In mid-March, the Delaware Supreme Court issued what has been described as a landmark ruling in Kahn v. M&F Worldwide Corp., C.A. 6566 (Del. March 14, 2014). This decision affirmed then-Chancellor Leo Strine’s application of the more deferential “business judgment” standard of review in granting a motion for summary judgment that dismissed a challenge to a controlling shareholder buyout. Brant Phillips has addressed this decision in depth for Inside Counsel in a May 1 article.

Delaware Chancery Court Finds Investment Bank Aided and Abetted Board’s Breach of Fiduciary Duty

In In re Rural Metro Corp. S’holder Litig., No. 6350-VCL, 2014 Del. Ch. LEXIS 36, at *9 (Del. Ch. Mar. 7, 2014), the Delaware Court of Chancery found RBC Capital Markets LLC liable for aiding and abetting breaches of fiduciary duty by the directors of Rural Metro Corporation in connection with Rural’s 2011 acquisition by Warburg Pincus LLC. In the opinion, Chancellor Laster found that RBC, in negotiating the transaction on behalf of Rural, had succumbed to multiple conflicts of interest when it was simultaneously pitching its services to the acquirer. The court found that RBC’s undisclosed desire and efforts to secure the lucrative buy-side financing work tainted its valuation materials for Rural’s board, making Warburg’s offer appear more favorable than it was. These actions, along with a failure to provide timely interim valuation materials to the board or its special committees, did not allow the directors to have a “reasonably adequate understanding of the alternatives available to Rural, including the value of not engaging in a transaction at all.”

The court also stressed the “active and direct” role that directors must maintain in the sale process “from beginning to end.” The court found that potential liability for investment banks, characterized as “gatekeepers,” would create a “powerful financial reason for the banks to provide meaningful fairness opinions and to advise boards in a manner that helps ensure that the directors carry out their fiduciary duties when exploring strategic alternatives and conducting a sale process.” The court ultimately held that stockholders were entitled to recover from the bank, but it declined to impose a specific remedy.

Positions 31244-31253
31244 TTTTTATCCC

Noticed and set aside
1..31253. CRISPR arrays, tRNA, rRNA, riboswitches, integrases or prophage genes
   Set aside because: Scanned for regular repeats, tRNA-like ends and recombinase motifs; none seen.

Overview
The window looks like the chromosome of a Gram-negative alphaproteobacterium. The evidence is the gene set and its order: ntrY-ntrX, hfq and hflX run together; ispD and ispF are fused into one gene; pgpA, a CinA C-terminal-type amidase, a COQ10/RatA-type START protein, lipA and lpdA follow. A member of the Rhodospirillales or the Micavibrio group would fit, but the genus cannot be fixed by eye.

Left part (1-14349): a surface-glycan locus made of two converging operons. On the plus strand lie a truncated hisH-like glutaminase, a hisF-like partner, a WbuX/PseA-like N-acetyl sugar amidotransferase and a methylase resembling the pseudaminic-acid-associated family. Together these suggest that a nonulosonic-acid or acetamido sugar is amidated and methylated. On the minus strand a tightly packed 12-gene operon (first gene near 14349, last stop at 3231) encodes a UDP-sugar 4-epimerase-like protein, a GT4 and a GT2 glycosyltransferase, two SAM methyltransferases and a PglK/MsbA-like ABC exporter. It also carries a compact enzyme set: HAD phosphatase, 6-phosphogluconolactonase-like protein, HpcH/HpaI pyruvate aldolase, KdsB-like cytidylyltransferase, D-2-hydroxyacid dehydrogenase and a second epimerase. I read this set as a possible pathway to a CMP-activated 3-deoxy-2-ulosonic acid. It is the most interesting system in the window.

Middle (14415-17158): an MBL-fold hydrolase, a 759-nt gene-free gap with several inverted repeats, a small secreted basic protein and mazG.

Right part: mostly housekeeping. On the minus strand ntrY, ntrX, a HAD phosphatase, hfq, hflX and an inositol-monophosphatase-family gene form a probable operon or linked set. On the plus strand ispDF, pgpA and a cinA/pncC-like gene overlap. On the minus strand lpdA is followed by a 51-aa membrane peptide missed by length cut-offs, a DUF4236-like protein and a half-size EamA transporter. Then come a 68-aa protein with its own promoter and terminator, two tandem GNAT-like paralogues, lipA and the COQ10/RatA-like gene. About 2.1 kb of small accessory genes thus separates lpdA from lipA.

Tennessee Court of Appeals Holds That “Substantial Benefit Doctrine” Does Not Justify Award of Attorneys’ Fees in a Class Action That Yields No Monetary Benefit for Shareholders

On February 11, 2014, the Tennessee Court of Appeals affirmed a Chancery Court decision denying plaintiffs’ petition for an award of $850,000 in attorneys’ fees under the common law “substantial benefit” doctrine. In In re: O’Charley’s, Inc. S’holder Litig., No. M2012-02221-COA-R3-CV (Tenn. Ct. App., Middle Div., Feb. 11, 2004), the Court of Appeals held that, where plaintiffs had filed an action seeking to enjoin the acquisition of O’Charley’s, Inc. by Fidelity National Financial, Inc., but had obtained no monetary recovery or “common fund” for the benefit of shareholders, there was “no legal authority or basis upon which [Plaintiffs were] entitled to recover their attorneys’ fees” under Tennessee law, which strictly applies the American Rule absent a recognized statutory or common law exception. Tennessee law recognizes no exception to the American Rule for shareholder class actions that do not provide shareholders with a monetary recovery.

Overton Thompson, Brant Phillips, and Joe Crace served as counsel for O’Charley’s and its board of directors in this action. A copy of the Court of Appeals decision is available here.